After several more hours, they reached a small town in Mexico.
“Your relatives live here?” Terry raised an eyebrow at Felix.
“Not in the town actually. If they lived here there would be too many questions.”
They drove up a narrow path, passing beige houses and cars covered in snow. “What’s the humming noise?” Terry asked.
“Probably my uncle doing research,” Felix purred.
“What kind of research?”
“You’ll have to ask him. But I should warn you. He is a little…strange.”
“Stranger than a giant talking cat?”
“I’m using a translator,” Felix meowed, smiling.
“Strange by human standards? Or strange by Mao standards?” Isra asked.
Felix continued to smile. It looked like they would have to find out on their own.
The RV drove through a narrow pass, jagged rocks peering at them from hidden crevasses. It was getting dark again, and the moonlight didn’t reach them.
“Here we are,” Kai said, shutting off the engine. He clambered up out of his seat, sighing from the ache of the long drive before walking to a dark face of rock outside. The others followed him and looked at him expectantly.
“Let’s see,” he said, rubbing his hands. “Open…sesame!”
“Really? Open sesame?” Terry looked at his palm, slapping his forehead.
“Meow?” Isra tried.
“I said I don’t meow like that!” Felix answered, throwing his paws up in the air. “Humans!”
A door slid open, the darkness welcoming them, before they saw a figure standing in the dark. Terry squinted, trying to see the features of the creature more clearly.
“Felix, my nephew! Haven’t seen you decades!” the voice said.
Felix moved forward into the dark, and touched his nose with the other cat, smiling as his whiskers were tickled by the contact. Turning his rear towards his uncle in greeting, he then followed his uncle into the darkness.
“Um, we can’t really see that clearly.” Terry said. He tried to see who the other cat was but couldn’t make anything out beyond a dark shadow.
“Oh, hahahaha! Hee hee, haa haa,” Felix’s uncle laughed, turning on his translator. “I forgot you humans can’t walk in the dark. Open your eyes! Haha!”
Terry looked at Jesse, then Isra. They shrugged. Felix’s uncle opened some lights in the stairwell, and Terry shut his eyes, shielding them from the sudden blinding light. After his eyes adjusted, he gasped. Felix’s uncle had no fur, and his skin was shriveled like a mummy.
“First time seeing a mummy, eh, human boy?” Felix’s uncle giggled. “Me name’s Perod. Been around for a few hundred years more than this Mao over here.” He jerked his thumb – Terry wasn’t sure what to call it, so he decided to use human terms – toward Felix.
“He’s not a mummy,” Felix meowed. “My uncle likes to…play around.”
“What’s wrong with a bit of fun? Get the hackles up and all. Onwards!” Perod ran down the stairs and disappeared from view.
“Um, okay…” Terry said, following Felix, his tail raised in the air in happiness.
When they reached bottom of the stairs, Terry stopped. “Where did he go?” It was dim at the bottom of the stairs.
Terry yelled, dropping his bag. Perod had jumped out from behind some statues, grinning and then falling down. He stopped moving, and his arms were crossed.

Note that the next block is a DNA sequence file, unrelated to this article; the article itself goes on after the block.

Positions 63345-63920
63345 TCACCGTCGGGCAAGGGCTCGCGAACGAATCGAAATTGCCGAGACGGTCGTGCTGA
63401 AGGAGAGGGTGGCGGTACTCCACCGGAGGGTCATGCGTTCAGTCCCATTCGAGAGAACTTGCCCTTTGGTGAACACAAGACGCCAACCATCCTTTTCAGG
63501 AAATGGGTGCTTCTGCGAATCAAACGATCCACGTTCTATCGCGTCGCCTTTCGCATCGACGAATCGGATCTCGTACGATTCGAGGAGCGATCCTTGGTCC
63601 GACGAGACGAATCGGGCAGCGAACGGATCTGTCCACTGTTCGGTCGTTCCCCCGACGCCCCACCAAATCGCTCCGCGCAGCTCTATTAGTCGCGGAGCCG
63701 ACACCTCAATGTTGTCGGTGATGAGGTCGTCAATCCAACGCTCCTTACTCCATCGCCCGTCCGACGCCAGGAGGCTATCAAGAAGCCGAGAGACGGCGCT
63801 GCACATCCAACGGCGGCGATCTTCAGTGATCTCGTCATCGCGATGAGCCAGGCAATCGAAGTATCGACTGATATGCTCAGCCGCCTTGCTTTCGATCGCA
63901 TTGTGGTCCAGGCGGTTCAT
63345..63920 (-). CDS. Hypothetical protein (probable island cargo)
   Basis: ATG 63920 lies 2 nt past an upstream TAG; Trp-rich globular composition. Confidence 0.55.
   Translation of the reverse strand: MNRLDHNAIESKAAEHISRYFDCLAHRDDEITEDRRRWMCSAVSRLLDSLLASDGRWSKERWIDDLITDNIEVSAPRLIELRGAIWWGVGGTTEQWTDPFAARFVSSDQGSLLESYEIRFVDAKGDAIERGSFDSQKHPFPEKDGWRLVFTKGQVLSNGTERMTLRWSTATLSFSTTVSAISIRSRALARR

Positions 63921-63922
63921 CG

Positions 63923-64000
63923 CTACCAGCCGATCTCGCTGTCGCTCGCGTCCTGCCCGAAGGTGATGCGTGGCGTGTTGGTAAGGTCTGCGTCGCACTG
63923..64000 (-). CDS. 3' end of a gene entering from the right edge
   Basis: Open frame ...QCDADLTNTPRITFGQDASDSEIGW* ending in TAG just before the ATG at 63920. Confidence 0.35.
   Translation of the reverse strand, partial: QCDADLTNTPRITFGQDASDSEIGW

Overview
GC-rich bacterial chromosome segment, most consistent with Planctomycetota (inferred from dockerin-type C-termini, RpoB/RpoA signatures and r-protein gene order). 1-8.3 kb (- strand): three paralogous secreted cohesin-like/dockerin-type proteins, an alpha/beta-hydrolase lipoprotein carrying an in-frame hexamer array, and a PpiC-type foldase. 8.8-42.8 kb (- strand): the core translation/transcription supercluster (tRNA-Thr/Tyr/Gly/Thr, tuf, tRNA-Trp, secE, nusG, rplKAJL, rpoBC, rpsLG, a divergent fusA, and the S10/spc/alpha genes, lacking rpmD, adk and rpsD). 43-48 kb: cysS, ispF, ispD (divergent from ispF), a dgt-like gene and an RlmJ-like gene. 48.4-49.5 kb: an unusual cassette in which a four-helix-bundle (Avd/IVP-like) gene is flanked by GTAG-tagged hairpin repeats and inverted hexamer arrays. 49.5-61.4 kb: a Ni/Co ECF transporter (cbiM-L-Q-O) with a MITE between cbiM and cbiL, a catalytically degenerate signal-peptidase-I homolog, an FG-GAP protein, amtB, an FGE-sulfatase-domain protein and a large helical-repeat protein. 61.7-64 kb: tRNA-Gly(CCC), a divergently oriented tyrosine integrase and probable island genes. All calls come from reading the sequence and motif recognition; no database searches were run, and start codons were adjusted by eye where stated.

“Wha – did he die?” Terry’s eyes opened wide.
“No, he just likes to play pranks on humans,” Felix meowed.
“Okay, the lights are there,” Perod said, unmoving, eyes closed.
Felix opened the lights, and Perod jumped up in one swift motion without using his arms, turning in the air as he did so so that he was facing away from them. His pale skin shone through the top of his clothing. Like Felix, he was dressed in simple loose clothing.
They followed the strange cat without hair. The other humans looked at each other and shrugged.
They walked through a large hall, into a cavern, and Terry looked at the simple room. A plain odor wafted through the room, like the smell of a sterilized hospital.
Perod took them into another room. After a while, after he had shown them around, he took Felix, Terry, and the others into a room full of computers.
“Hee hee, lookie here.” Perod opened up a monitor, going to an old YouTube video.
“You have reliable internet access here?” Terry asked.
“He’s like a…scientist. He can fix anything. And yes, we are in the middle of nowhere but it looks like the internet services of Mexico are currently doing better than that of the United States. That government shutdown isn’t doing you any good, that’s for sure,” Felix meowed.
“I can access the satellites from here, and they don’t even know it. Haa haa!” Perod giggled.
Everyone shuffled around awkwardly, not sure what he was trying to show them. Then Perod played the video, and a gray alien appeared in the background. The camera shifted, showing a man speaking about gray aliens coming to take over the world. “Haa haa! It’s so funny. Humans think there are gray aliens, when, hee hee, all I have to do is put on a mask and use your augmented reality to show illusions to them. They’ll believe anything!”
“I, that’s…” Terry stood speechless.
“Cat got your tongue?” Isra asked, covering her mouth and trying to laugh but failing to hide her amusement.
“Haha, I like this one!” Perod skipped in place, closing the computer.
“Okay,” Terry said, getting serious. “Now that we are here, could you please explain to us, why we are going into space and trying to fight in an alien war?”
“My my, got the old alien war story going on, eh?” Perod turned to Felix, then looked at Terry. “What do you know so far?”